Not so Fast — The Texas Supreme Court Shows Reluctance to Allow Claims for Spoliation of Evidence
In Wackenhut Corp. v. Gutierrez, 2015 Tex. LEXIS 112, 58 Tex. Sup. Ct. J. 289 (Tex. 2015), the Texas Supreme Court reversed the jury verdict against Wackenhut because a spoliation instruction was erroneously given by the trial court.
Wackenhut stemmed from a motor vehicle accident involving Gutierrez and a charter bus that was owned and operated by Wackenhut. The charter bus was equipped with four video cameras that automatically loop over and erase the previously recorded data after seven days. One of the cameras on the bus was in a position to have possibly captured the accident, but Wackenhut did not preserve the recording and the footage was automatically looped over after seven days.
Almost two years after the accident, Gutierrez sued Wackenhut for negligence and sought damages for his injuries sustained in the collision. Before trial, Gutierrez filed a Motion for Spoliation of Evidence, requesting that Wackenhut be sanctioned because it intentionally or negligently destroyed the video recording of the collision. At the end of the trial, the trial court ruled that Wackenhut negligently spoliated evidence and allowed Gutierrez to submit a spoliation instruction in the jury charge. The jury found in Gutierrez’s favor and Wackenhut appealed.
On appeal, the Texas Supreme Court was asked to determine whether or not the trial court’s submission of the spoliation instruction was proper. Affirming its recent opinion in Brookshire Brothers, Ltd. v. Aldridge, 438 S.W. 3d 9 (Tex. 2014), the court identified specific restrictions imposed on the trial court in submitting a spoliation instruction to the jury. According to Brookshire, a trial court may submit a spoliation instruction only if it finds that (1) the spoliating party acted with intent to conceal discoverable evidence, or (2) the spoliating party acted negligently and irreparably deprived the nonspoliating party any meaningful ability to present a claim or defense. Id. at 23-26.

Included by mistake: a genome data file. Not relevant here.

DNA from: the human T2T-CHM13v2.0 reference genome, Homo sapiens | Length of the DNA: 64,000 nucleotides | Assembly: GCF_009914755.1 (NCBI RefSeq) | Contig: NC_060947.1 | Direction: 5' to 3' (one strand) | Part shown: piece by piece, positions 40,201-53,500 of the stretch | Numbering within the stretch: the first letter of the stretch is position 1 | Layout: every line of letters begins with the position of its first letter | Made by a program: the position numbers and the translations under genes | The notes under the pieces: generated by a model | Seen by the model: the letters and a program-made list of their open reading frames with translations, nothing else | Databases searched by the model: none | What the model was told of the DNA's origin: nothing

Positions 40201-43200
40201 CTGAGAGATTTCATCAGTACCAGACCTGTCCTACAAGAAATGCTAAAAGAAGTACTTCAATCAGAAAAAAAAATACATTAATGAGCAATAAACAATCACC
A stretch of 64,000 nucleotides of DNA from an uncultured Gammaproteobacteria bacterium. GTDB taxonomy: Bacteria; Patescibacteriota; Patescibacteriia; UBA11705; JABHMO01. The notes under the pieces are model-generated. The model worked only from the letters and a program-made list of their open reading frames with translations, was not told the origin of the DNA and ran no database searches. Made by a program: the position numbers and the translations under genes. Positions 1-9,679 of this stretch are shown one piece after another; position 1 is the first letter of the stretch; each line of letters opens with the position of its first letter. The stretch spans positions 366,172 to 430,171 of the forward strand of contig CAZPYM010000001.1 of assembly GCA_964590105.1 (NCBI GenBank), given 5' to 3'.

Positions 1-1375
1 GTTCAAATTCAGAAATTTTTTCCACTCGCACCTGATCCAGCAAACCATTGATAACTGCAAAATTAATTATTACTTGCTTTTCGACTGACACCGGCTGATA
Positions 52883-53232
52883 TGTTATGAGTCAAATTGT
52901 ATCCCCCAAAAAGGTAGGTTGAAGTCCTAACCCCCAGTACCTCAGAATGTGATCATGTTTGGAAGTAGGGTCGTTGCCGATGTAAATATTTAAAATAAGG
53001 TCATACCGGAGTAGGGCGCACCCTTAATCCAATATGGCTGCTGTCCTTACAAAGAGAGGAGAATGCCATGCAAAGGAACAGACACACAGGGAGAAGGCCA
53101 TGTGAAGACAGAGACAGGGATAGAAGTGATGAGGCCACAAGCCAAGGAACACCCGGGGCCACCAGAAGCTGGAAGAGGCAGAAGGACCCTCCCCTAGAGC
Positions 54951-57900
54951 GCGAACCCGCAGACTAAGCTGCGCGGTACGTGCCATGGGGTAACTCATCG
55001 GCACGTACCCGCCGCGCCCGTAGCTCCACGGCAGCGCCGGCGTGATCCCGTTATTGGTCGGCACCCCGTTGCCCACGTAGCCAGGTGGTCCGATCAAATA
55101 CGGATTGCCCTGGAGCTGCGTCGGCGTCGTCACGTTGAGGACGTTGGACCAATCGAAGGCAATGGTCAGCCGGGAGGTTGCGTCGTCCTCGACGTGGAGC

The trial court found that Wackenhut negligently spoliated the video evidence, but the trial court did not determine whether or not Gutierrez was irreparably deprived of any meaningful ability to present a claim or defense. In analyzing this factor, the Texas Supreme Court noted that there was testimony of numerous witnesses, photographs, reports from the police and Wackenhut’s corporate headquarters, and medical records. Therefore, the Texas Supreme Court determined that there was an abundance of additional evidence available to Gutierrez and he was not irreparably deprived of any meaningful ability to present his claim; accordingly, the case was remanded to the trial court for a new trial.